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Linda Allen Bryant

caretaker of the historic Mount Vernon home of President George Washington, was born in Westmoreland County, Virginia, the eldest son of Venus, a house slave owned by George Washington's brother, John Augustine, and his wife, Hannah. Though some reports suggest that Ford was the son of President Washington—and that Venus told her mistress that George Washington was her child's father—historians dispute Ford's paternity, suggesting instead that one of Washington's nephews may have been his father.

From 1785 until 1791 George Washington frequently visited the Bushfield Plantation. As he grew older Ford served during these visits as Washington's personal attendant. Washington took him riding and hunting, and Ford often accompanied him to Christ Church, where he was provided with a private pew. After Washington became president of the United States, his open visits with Ford ceased.

Following the death of their father, John Augustine Washington's sons, Bushrod and Corbin ...

Article

Margit Liander

Amos Fortune was born in Africa; at fifteen he was captured and taken into slavery. Eventually sold to Ichabod Richardson of Woburn, Massachusetts, Fortune learned the tanning trade from his master. After working for him for forty years, Fortune was able to purchase his own freedom at the age of sixty. He went into business for himself, paid his church and town taxes in Woburn, and at the age of sixty-eight purchased Lydia Somerset, a slave, and married her. Somerset soon died and Fortune bought and married Violate Baldwin and moved to Jaffrey, New Hampshire with her and her daughter, Celyndia, whom he adopted.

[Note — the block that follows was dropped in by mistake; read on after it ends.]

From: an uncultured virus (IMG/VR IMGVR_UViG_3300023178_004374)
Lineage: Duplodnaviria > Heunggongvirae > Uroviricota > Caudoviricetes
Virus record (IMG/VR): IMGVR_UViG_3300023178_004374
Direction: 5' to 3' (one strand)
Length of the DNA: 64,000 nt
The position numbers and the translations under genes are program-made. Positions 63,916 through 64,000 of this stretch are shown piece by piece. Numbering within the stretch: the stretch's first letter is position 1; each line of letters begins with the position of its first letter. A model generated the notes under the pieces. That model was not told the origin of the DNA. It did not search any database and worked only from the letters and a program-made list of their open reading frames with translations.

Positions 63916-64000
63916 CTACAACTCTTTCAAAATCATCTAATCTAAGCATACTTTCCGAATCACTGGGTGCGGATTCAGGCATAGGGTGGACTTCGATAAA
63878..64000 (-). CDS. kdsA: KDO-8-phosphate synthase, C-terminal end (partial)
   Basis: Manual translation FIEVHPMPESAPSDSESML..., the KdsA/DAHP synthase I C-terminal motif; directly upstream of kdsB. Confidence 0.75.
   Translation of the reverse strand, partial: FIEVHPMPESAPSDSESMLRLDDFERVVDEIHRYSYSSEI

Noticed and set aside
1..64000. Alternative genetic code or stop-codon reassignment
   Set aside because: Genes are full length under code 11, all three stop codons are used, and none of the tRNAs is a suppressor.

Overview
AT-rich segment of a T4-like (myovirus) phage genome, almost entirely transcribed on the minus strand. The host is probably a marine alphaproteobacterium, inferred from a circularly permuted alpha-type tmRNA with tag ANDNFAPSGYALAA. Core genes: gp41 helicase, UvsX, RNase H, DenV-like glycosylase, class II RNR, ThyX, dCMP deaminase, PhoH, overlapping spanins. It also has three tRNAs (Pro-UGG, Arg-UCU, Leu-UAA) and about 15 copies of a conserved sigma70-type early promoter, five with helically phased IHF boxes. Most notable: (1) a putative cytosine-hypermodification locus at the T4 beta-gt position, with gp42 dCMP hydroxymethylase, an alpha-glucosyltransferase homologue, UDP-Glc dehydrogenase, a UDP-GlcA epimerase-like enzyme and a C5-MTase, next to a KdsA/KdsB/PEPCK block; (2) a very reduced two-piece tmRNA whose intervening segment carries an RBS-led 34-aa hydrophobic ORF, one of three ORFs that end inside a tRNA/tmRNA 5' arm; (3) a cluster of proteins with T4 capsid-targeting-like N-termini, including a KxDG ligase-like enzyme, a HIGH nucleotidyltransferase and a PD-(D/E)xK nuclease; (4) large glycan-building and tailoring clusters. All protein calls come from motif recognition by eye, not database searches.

Fortune became a successful tanner, bought land, and built a house. He aided local blacks by training apprentice tanners and by taking the indigent into his home. On January 28, 1796 Fortune participated in a meeting of local citizens who voted to establish ...

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The first known Africans to set foot in North America arrived in the summer of 1526, when five hundred Spaniards brought along one hundred black slaves as they tried to establish a town in the Carolinas, perhaps near the mouth of the Pee Dee River. That November the slaves rebelled, killed some of their former owners, and fled to join the Native Americans. Only 150 Spaniards survived; they retreated to Santo Domingo. Like many later incidents, this event is noted little if at all on the African American history landscape, but an ever-increasing array of markers, monuments, and museum exhibits tell of African Americans in the colonial world and the first half century of American national existence.

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teacher, high school principal, and librarian, was the first African American public school teacher in Little Rock, Arkansas. She was born to slave parents, William Wallace Andrews (usually known as Wallace) and Caroline Sherman Andrews, in Little Rock. When he was four years old, Wallace Andrews had begun working in the home of Colonel Chester Ashley, later the U.S. senator from Arkansas and Little Rock's most prominent citizen. The Ashleys were unusually generous with their slaves, and the senator's wife, seeing Wallace's keen intellect, taught him to read. After Wallace Andrews married Caroline Sherman Colonel Ashley worked with Caroline s owner to enable Caroline to hire her time out This made it possible for the young couple to live together and gave them a home in which to live Caroline Andrews ran a laundry business from her home to compensate her owners for permission ...